Scottish National Dictionary (1700–)

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STEEL, n.1 Sc. usages:

1. As in Eng. Dim. steelie, a boy's marble made of steel, gen. a ball-bearing put to this purpose. Gen.Sc. Combs.: (1) steelie-flint [ < steel-and-flint], a form of hide-and-seek played on dark nights in which the pursued struck a flint with a steel to emit sparks and indicate their approximate whereabouts (Fif. 1900); ¶(2) steelrife, hard, relentless, inflexible. See -Rife; (3) the Steelmen, a sporting journalists' nickname for Motherwell Football Club, Motherwell being the centre of the steel industry in Scotland (Sc. 1964 J. T. R. Ritchie Singing Street 120). Mry. 1957 People's Jnl. (6 July):
If you get me his autograph I'll gie you six ‘steelies'!
Abd. 1958 Press and Jnl. (22 Sept.):
Monkey-chippers and glessers and, aristocrat of them all, steelies.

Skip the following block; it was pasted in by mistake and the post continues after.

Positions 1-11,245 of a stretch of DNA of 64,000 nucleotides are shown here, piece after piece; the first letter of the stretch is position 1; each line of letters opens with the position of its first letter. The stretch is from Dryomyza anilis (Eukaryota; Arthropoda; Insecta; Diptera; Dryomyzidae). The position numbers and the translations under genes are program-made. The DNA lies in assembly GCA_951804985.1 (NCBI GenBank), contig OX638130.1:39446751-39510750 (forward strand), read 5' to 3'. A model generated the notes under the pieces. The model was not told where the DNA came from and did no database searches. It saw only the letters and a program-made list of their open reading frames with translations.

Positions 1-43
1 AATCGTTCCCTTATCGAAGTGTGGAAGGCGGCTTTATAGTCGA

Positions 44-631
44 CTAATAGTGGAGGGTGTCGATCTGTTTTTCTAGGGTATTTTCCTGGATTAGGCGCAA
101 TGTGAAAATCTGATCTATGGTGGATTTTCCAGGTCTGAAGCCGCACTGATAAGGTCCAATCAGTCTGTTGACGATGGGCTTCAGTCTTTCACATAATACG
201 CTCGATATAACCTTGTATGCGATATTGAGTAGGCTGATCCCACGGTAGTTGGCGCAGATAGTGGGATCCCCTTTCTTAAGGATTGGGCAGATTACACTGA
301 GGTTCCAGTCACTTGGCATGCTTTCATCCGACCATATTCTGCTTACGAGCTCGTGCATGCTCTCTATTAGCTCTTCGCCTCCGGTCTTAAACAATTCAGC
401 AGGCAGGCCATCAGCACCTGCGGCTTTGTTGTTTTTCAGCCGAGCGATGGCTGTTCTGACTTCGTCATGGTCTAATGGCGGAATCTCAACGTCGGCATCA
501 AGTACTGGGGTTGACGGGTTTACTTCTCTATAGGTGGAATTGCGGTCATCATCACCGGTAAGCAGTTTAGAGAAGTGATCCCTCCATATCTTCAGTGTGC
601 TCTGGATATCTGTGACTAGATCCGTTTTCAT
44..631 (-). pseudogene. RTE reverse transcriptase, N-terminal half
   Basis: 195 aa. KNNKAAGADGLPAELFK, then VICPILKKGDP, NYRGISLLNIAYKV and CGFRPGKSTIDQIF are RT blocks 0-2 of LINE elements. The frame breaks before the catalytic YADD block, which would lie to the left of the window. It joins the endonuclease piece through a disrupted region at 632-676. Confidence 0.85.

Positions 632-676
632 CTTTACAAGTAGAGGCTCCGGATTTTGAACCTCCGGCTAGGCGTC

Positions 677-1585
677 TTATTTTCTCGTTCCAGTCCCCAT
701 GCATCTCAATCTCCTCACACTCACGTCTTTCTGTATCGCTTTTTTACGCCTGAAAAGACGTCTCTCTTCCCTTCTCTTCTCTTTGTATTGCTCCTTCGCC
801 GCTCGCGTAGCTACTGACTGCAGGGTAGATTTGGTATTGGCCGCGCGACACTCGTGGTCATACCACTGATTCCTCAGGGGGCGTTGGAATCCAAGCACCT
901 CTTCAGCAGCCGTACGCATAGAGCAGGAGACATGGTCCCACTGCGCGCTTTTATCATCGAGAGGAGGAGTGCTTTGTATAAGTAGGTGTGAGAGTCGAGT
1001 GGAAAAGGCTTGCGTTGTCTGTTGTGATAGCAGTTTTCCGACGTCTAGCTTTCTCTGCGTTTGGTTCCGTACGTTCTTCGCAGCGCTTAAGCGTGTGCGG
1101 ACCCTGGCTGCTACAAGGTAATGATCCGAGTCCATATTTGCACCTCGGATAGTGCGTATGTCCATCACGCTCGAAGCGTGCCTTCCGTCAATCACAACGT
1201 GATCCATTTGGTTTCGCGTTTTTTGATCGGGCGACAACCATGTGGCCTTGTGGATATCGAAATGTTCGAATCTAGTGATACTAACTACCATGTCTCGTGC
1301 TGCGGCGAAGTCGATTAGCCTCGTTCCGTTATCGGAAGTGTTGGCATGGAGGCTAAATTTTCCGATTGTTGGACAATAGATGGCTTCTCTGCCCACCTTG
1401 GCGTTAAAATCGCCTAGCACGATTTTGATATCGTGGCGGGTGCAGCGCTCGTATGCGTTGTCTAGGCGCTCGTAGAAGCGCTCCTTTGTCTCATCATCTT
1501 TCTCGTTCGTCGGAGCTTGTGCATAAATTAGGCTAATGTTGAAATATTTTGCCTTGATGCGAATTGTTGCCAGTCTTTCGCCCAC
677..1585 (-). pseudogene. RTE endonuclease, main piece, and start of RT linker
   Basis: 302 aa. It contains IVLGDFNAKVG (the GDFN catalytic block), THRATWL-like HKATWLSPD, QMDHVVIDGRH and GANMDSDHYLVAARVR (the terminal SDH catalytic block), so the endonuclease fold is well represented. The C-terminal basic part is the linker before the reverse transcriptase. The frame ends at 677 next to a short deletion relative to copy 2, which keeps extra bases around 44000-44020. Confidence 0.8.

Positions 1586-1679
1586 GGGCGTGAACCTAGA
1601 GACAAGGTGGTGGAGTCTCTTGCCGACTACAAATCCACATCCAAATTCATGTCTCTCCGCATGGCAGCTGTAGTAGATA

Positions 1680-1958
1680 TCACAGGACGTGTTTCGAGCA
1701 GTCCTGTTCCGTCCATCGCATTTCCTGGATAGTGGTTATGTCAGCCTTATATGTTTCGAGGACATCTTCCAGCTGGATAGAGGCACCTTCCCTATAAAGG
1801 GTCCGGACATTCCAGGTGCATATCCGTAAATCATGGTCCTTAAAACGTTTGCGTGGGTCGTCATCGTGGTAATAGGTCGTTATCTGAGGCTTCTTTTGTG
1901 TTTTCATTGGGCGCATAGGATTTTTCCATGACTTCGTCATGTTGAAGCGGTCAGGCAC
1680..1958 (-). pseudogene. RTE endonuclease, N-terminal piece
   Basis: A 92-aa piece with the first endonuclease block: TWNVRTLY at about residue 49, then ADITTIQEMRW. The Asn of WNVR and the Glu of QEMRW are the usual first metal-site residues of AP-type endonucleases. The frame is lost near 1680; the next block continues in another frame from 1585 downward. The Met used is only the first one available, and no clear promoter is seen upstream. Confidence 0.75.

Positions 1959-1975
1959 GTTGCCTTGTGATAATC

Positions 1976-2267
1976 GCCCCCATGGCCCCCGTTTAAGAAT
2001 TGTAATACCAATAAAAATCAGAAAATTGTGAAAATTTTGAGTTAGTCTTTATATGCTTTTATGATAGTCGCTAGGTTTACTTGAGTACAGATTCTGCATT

(2) Slk. 1818 Hogg B. of Bodsbeck x.:
The rackle hand o' steelrife power.

2. A needle. Only dial. in Eng. Edb. 1839 W. McDowall Poems 87:
'Twere better she had steek'd her gab Wi' steel an' thread.

3. A steel-yard, weighing bar (Sc. 1904 E.D.D.; Per., Kcb. 1971). Also in Nhb. dial.

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"Steel n.1". Dictionary of the Scots Language. 2004. Scottish Language Dictionaries Ltd. Accessed 12 May 2021 <>



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